*I am compelled to disclaim that headaches are not usually the presenting symptom of a brain tumour. Not every headache needs a CT scan. The point is that you need to rule out a more serious problem. /medic

{Guest Post} Speaking the truth is not homophobia… Right?

It’s a very clever slogan. The anti-homosexual lobby in Jamaica has really outdone itself this time. It’s catchy, it helps bolster the idea of the need for freedom of speech, it fits neatly on a placard.

But, is it true?

Before we get into it, I think we need to briefly address what ‘homophobia’ actually means. Many want it to mean, “Fear of homosexuals.” But it doesn’t. In most use around the world, it refers to discriminatory action or thoughts against homosexuals, including having heteronormative ideals. We can’t fight that, no matter how hard we try. We can’t make a word mean what it doesn’t; language doesn’t work like that, unfortunately. So, to be clear, I am using the term ‘homophobic’ for homosexuality in the same sense that ‘racism’ applies to race.

Credit: flickr user jDevaun
Credit: flickr user jDevaun (click for link)

Next, we have to break down ‘truth’. I presume it refers to honesty, whether it refers to accurately reporting scientific/statistical information, or when expressing thoughts, emotions, and opinions. The question we have to ask now is, “Can this still be homophobic?”

Let us look at a few scenarios. A young girl is told that she is pretty “for a black girl”. A few minutes later, her friend makes a passing remark about how bad her “tough” black hair is. A decade after that, she is told by a professor that he is impressed with her work, that he did not expect it from someone who looks like her.

What would you call the aforementioned comments made to this girl, and then to this woman? Would you say they are racist? I think many of you would. What if I told you that the people who said these things to her were speaking the truth, that they were being honest?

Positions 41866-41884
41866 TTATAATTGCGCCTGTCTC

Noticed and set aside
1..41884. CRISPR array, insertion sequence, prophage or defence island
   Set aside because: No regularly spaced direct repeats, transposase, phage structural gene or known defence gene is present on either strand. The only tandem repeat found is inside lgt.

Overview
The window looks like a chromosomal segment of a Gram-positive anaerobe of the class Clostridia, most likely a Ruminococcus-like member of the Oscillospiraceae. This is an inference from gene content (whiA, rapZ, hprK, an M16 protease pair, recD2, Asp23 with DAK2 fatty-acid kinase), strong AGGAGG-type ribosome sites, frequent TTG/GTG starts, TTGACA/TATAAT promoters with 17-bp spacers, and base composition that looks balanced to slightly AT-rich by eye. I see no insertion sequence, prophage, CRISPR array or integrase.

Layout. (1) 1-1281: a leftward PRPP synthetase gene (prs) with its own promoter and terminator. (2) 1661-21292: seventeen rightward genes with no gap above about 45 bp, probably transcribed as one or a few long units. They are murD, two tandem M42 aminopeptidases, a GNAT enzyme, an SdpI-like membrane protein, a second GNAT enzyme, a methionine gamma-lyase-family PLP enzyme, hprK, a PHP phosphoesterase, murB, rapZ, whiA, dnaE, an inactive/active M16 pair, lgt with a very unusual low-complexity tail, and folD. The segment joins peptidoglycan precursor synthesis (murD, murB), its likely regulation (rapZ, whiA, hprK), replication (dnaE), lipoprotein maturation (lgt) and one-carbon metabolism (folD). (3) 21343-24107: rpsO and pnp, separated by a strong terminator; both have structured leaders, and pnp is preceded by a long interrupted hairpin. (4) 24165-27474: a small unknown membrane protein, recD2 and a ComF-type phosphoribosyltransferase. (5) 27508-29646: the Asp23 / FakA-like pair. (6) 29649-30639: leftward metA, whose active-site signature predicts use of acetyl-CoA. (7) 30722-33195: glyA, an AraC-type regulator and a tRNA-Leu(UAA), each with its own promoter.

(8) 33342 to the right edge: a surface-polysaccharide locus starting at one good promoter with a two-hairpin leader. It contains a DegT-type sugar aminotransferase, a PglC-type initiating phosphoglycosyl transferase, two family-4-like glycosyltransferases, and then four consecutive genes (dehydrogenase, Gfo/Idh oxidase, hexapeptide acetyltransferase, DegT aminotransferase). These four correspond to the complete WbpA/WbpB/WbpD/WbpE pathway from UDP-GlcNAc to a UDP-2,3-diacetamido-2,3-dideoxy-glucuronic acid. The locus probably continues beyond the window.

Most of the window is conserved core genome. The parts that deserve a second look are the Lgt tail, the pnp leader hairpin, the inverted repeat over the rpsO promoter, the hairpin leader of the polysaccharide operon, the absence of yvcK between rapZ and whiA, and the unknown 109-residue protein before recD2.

Credit: flickr user Carlos Smith
Credit: flickr user Carlos Smith (click for link)

So, let us think of a gay man who happens to tell his female friend that he is gay because she just expressed a romantic interest in him, and he didn’t want to lead her on. She tells him he doesn’t act gay. She means it as a compliment. She’s speaking the truth. But couldn’t that be homophobic? Holding preconceived notions of what a gay man acts like is no different from telling someone, “You don’t act [insert racial, religious, other affiliation here].” Who are you to decide what [blank] looks like? And saying it with a smile suggests that you think it’s less-than to act [blank]. Is that not discriminatory?

I should mention here that discriminatory thoughts and comments like that are not limited to those outside the group. Sometimes the most vocal ‘pretty hair’ and ‘browning’ rhetoric comes from those you consider one of you. In the same vein, it is arguably homophobic when gays themselves look down on others for not being ‘straight-acting’. Discrimination is discrimination, no matter where it comes from.

Credit: Flickr user Dimitri dF (clink for link)
Credit: Flickr user Dimitri dF (clink for link)

The above examples have been fairly innocuous, but, to further explain the point, let us go with something a bit more likely to stir up some emotion: HIV. The ‘plumbing’ involved in much male-male sexual activities makes it ‘risky’; the rectal lining is thin enough (and easily damaged enough) for HIV and other pathogens to pass through, and so infection can spread. So, HIV/AIDS and its statistics are often mentioned in anti-homosexual rhetoric. But, is that homophobic?

What if I told a young lady that she was better off being a lesbian, because HIV is more easily passed through penile-vaginal sexual encounters than lesbian sexual encounters. I’m being truthful. The statistics do say that but surely you see the problem. Do you really except a young woman to give up men just because of that? So, why say the same kind of things to (and about) homosexuals? Why associate HIV/AIDS so exclusively to homosexuals when condoms and lubrication work just as well for them as for the heterosexuals?

I think it should be clear by now that truthfulness and homophobia can exist together. Clever as the catch-phrase is, it does not really stand up to scrutiny, I am afraid. In my opinion, it is intellectually dishonest to hide discriminatory words behind a banner of ‘truth’. As a society, we should do better.

Credit: Alan Groffman
Credit: Alan Groffman (click for link)


Ken, also known as Mr Multilingual, is a tutor of Japanese, and a sign language interpreter. After listening to both ‘sides’ of this issue, he decided some definitions were in order.